Senate Considers 2 Business Licensing Fixes

Date: April 04, 2017


If passed this session, two bills dealing with changes to business licenses could help some Alabama small businesses.

Pharmacy Business Licenses

The first is Senate Bill 31, sponsored by Sen. Billy Beasley, which passed the Senate 23-1 last month. This measure would change the formula used to calculate the fee for a pharmacy business license if the municipality bases businesses licenses on gross receipts, including prescription medication sales. The bill would not affect gross receipts on nonpharmaceutical purchases and nonprescription retail sales.

While prescription drug prices have increased dramatically, pharmacies can only charge the contracted fee that is negotiated with the insurance company, Medicaid, or Medicare. This discrepancy can then throw off the gross receipts numbers, impacting the pharmacy business license fee.

One example illustrating this problem came from an NFIB member, Marble City Pharmacy in Sylacauga. In the instance explained, the drug Humira Crohn’s Starter Kit cost the pharmacy $12,045.42, but the pharmacy was only paid $40.68 for the prescription.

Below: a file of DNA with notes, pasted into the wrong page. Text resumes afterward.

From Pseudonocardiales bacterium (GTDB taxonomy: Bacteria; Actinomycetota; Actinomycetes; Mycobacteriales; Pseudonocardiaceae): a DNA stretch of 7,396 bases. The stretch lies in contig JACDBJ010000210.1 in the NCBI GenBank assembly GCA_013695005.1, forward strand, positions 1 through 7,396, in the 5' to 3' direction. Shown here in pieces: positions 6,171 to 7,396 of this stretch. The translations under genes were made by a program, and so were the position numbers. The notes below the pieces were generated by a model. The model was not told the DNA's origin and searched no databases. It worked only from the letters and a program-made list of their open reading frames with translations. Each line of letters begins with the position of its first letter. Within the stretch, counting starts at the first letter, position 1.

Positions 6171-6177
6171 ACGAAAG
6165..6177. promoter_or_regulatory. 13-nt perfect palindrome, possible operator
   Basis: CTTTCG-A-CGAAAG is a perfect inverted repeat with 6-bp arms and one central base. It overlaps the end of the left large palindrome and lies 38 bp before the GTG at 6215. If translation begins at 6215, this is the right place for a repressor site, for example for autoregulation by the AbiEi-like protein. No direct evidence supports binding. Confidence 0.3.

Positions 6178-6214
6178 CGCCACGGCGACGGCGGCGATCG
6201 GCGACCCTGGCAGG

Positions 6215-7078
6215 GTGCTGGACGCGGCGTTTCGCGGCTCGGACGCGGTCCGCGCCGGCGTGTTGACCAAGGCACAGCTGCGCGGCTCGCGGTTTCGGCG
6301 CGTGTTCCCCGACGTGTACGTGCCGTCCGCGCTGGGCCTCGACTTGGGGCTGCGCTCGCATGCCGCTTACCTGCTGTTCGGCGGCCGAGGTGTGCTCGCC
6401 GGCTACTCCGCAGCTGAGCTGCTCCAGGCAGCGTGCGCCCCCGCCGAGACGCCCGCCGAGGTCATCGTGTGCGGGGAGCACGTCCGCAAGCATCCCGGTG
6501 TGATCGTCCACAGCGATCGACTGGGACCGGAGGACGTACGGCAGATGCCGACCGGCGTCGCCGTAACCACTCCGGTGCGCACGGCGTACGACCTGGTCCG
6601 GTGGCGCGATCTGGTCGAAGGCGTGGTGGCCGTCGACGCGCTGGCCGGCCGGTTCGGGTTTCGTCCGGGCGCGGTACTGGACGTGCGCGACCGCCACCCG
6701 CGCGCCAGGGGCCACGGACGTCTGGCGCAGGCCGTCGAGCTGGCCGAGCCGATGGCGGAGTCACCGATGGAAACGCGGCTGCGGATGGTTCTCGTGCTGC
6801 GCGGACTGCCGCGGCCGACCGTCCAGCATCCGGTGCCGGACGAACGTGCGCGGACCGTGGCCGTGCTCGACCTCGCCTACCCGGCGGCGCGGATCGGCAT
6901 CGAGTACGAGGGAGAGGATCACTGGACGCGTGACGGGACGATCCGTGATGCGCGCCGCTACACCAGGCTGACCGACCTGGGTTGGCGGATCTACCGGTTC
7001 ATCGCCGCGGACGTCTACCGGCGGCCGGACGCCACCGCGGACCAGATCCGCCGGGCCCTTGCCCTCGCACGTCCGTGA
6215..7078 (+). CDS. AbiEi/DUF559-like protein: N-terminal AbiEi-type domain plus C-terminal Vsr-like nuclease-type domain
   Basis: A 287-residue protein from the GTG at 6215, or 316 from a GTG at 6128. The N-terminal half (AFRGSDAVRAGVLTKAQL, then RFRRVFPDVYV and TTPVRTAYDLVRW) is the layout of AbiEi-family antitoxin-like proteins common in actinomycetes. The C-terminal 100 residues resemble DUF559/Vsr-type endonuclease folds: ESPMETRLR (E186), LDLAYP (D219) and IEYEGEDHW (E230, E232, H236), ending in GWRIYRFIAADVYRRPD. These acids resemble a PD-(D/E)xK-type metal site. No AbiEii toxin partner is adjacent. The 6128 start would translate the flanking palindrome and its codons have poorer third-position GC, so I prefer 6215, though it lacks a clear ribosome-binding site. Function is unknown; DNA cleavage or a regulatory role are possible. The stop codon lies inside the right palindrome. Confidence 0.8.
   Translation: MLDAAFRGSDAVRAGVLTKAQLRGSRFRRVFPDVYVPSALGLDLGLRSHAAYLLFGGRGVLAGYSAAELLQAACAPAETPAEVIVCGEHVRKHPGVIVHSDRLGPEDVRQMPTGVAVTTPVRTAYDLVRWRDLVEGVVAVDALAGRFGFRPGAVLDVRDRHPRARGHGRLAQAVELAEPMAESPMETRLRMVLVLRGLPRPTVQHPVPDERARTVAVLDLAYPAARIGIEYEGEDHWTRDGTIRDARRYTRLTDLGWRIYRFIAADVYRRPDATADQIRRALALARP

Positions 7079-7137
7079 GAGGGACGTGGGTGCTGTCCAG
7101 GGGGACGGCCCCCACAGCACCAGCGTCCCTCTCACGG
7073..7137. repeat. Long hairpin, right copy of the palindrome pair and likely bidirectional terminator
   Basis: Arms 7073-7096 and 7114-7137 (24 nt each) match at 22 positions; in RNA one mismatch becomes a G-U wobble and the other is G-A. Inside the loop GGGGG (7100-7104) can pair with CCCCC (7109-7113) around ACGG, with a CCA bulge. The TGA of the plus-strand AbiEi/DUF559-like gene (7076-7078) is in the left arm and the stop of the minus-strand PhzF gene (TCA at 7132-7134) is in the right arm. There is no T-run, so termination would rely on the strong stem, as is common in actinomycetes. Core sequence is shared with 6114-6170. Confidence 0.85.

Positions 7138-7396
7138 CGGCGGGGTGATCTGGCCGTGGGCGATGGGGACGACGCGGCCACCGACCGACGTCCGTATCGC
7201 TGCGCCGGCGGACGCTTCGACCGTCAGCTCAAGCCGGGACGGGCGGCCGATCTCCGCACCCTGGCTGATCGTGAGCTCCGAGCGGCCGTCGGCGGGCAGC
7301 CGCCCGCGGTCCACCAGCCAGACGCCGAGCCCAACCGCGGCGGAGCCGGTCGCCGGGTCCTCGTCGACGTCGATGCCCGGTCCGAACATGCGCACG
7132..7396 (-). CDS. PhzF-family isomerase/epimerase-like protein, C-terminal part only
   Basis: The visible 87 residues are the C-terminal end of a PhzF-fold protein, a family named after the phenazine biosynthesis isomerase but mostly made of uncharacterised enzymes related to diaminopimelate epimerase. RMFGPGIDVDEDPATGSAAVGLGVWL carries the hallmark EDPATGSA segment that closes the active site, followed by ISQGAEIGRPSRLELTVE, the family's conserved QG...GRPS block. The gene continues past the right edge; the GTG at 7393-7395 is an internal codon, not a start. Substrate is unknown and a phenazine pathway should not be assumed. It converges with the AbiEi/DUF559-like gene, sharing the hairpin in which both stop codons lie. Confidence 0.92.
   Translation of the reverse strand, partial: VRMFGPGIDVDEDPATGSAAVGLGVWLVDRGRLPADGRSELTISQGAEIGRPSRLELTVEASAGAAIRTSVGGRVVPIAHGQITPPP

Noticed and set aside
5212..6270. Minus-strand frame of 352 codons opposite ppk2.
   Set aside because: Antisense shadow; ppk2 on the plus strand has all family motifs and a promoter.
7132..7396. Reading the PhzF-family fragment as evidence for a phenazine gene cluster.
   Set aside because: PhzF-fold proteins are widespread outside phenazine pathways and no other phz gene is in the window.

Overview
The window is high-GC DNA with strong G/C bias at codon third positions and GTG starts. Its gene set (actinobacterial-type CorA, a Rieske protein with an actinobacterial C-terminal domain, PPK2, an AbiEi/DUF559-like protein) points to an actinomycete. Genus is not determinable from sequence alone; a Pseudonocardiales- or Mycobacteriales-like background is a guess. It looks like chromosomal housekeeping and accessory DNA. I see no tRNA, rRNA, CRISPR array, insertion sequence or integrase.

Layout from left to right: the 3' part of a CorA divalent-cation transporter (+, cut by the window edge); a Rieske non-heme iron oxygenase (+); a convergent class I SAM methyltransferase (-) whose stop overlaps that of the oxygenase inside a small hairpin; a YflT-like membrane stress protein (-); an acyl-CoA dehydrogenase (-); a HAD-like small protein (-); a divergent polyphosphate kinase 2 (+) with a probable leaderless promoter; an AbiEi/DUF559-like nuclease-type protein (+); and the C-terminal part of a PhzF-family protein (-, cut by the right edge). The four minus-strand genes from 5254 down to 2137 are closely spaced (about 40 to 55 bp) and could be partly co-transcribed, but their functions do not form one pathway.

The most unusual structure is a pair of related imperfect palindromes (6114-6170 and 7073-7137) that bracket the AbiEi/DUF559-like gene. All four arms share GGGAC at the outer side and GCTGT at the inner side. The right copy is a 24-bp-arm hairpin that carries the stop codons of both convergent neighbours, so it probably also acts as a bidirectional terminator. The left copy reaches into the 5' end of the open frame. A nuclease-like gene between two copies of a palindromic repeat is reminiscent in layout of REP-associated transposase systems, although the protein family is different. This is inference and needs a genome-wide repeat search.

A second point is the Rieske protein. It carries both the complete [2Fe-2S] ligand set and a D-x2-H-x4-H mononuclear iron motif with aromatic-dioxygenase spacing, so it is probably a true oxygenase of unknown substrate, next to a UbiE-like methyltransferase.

Business Delivery Licenses

Another measure, Senate Bill 316, was introduced by Sen. Paul Sanford last month. SB 16 would set the fee for a business delivery license at $100, cap the issuance fee at $10, and delete provisions for fee increases.

Additionally, if a business has no physical presence in the municipality or police jurisdiction and its’ deliveries do not exceed $5,000 per year, it will be exempt from needing to purchase a delivery license in the first place.

NFIB/AL State Director Rosemary Elebash says members have long waited for changes to the business delivery license system, and this would be a first step toward addressing it

Related Content: Small Business News | Alabama | Economy

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